Market Focus: Public Events & Venues

A roundup of recent unique security applications and installations

More than 20 cameras - including 11MP and 16MP - were installed in the area, along with analog video encoders and cameras with integrated IR illumination. Many of the installations were connected to the network via the City's fiber backbone.

Emergency Operations Centre staff managed the HD Surveillance System using Avigilon Control Center network video management software (NVMS) with HD Stream Management on five workstations and stored up to 21 days of footage on four servers. Additional workstations were set up at the Vancouver Police Department and the City of Vancouver Transportation Operations Centre for added monitoring.

TCF Bank Stadium

The University of Minnesota Golden Gophers' TCF Bank Stadium features the Schlage L-Series mortise locks (mechanical and electrical) and maglocks, Von Duprin power supplies, LCN closers and auto-equalizers, Steelcraft doors and frames, Ives accessories, and Glynn Johnson overheads from Ingersoll Rand Security Technologies.

"Owners and managers of sports stadiums are taking the necessary steps to secure their stadiums against potential threats, including catastrophic incidents," says Ingersoll Rand Security Technologies Director, Business Development Mark Moran, who is also chair of the Board of Advisors to the Center for Spectator Sports Security Management at the University of Southern Mississippi. "TCF Bank stadium has focused on spectator and player security so fans can simply enjoy their day at the stadium, root for their team and get home safely with their families."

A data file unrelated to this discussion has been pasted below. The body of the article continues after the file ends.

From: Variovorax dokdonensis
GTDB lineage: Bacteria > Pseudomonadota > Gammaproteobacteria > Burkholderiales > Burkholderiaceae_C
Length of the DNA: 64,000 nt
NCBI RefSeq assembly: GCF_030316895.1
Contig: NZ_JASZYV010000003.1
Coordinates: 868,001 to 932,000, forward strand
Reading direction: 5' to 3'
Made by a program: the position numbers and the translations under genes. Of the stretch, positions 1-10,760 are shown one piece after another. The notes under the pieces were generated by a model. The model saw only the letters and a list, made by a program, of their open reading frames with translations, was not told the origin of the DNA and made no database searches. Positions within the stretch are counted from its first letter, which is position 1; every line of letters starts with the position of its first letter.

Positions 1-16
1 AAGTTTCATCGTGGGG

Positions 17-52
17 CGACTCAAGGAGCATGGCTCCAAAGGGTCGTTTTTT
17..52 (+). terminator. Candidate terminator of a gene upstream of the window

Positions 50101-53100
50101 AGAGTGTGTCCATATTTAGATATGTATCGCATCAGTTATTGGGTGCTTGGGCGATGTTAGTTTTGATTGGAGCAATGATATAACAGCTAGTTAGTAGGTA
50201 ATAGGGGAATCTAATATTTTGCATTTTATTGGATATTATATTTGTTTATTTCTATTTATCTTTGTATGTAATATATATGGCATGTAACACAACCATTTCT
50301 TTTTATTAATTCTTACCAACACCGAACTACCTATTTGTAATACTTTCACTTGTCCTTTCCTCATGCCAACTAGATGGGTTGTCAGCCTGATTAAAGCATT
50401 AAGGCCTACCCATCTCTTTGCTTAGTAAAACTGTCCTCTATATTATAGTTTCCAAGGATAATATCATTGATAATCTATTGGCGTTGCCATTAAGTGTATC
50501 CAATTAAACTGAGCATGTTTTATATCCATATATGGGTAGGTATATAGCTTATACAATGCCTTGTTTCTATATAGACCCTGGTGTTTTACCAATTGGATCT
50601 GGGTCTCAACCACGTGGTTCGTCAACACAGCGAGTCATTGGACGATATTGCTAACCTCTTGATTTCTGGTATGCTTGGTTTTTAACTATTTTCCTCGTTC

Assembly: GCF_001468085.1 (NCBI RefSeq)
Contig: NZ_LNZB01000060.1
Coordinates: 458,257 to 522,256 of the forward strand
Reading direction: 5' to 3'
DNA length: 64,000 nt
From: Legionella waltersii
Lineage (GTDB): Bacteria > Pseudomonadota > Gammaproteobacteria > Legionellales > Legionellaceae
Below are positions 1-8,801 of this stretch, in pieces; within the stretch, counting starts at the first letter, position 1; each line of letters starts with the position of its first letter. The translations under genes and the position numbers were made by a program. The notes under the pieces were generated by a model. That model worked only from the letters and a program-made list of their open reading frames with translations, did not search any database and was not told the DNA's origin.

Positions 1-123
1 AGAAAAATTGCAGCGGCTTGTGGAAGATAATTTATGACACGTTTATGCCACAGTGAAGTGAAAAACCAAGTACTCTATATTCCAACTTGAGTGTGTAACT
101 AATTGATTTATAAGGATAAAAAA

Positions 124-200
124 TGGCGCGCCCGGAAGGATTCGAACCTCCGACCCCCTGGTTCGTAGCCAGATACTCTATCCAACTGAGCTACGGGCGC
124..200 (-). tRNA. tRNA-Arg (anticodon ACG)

Opened in Sept. 2009, the University of Minnesota's TCF Bank Stadium's open-air horseshoe design allows a capacity of 50,800, which includes general seats and an impressive array of premium seating. All seats are housed in a collegiate look and feel that complements the campus environment. The total cost was $288.5 million, which includes site preparation, the stadium itself, and district improvements.

Universal Studios Florida

Universal Studios of Florida has deployed Hikvision's H.264 compression cards as part of custom-assembled PC-based recorders monitoring camera footage across a leisure site that includes the world's biggest McDonald's and attractions such as Springfield (home of "The Simpsons") and a "Jaws" harbor.

Faced with theft and vandalism in their gaming locations where petty thieves prey on parents who may be distracted while attending to children, park officials decided to deploy continuous high-quality video footage.

The dual-stream video compression cards, installed by integrator National Security Inc., offers H.264 (MPEG-4/Part 10) real-time video compression. These units also allow audio compression in the open-source Ogg Vorbis format. The cards provide end-users who need to examine footage closely with display resolution of up to 4CIF.

The Hikvision compression cards are core components in custom-built PC-based video recorders that are empowering staff at the resort's guardhouse with comprehensive footage of the 160-acre site. Universal security staff can store video clips in high-definition display (HDD) as well as transferring data to removable media. With many large facilities employing a mix of analogue and IP-addressable cameras, the cards facilitate a hybrid solution.

The resort works closely with the Orlando Police Department, which uses the CCTV images for evidential purposes when securing convictions.

Target Field

Target Field - the new home of Major League Baseball's Minnesota Twins - opened in April 2010 with stainless steel portable SLT turnstiles and Quick Queue retractable belt stanchions from Alvarado.

The facility had two requirements for its crowd control equipment. First, it wanted turnstiles to control entry, but the turnstiles needed to be moved out of entryways in the middle innings to create larger exit paths for fans leaving the ballpark. Second, once fans entered the stadium, Target Field needed stanchions to manage concession lines.

Another major requirement was that the products needed to be portable. Target Field needed the ability to move turnstiles and stanchions to match fan traffic during the course of the game.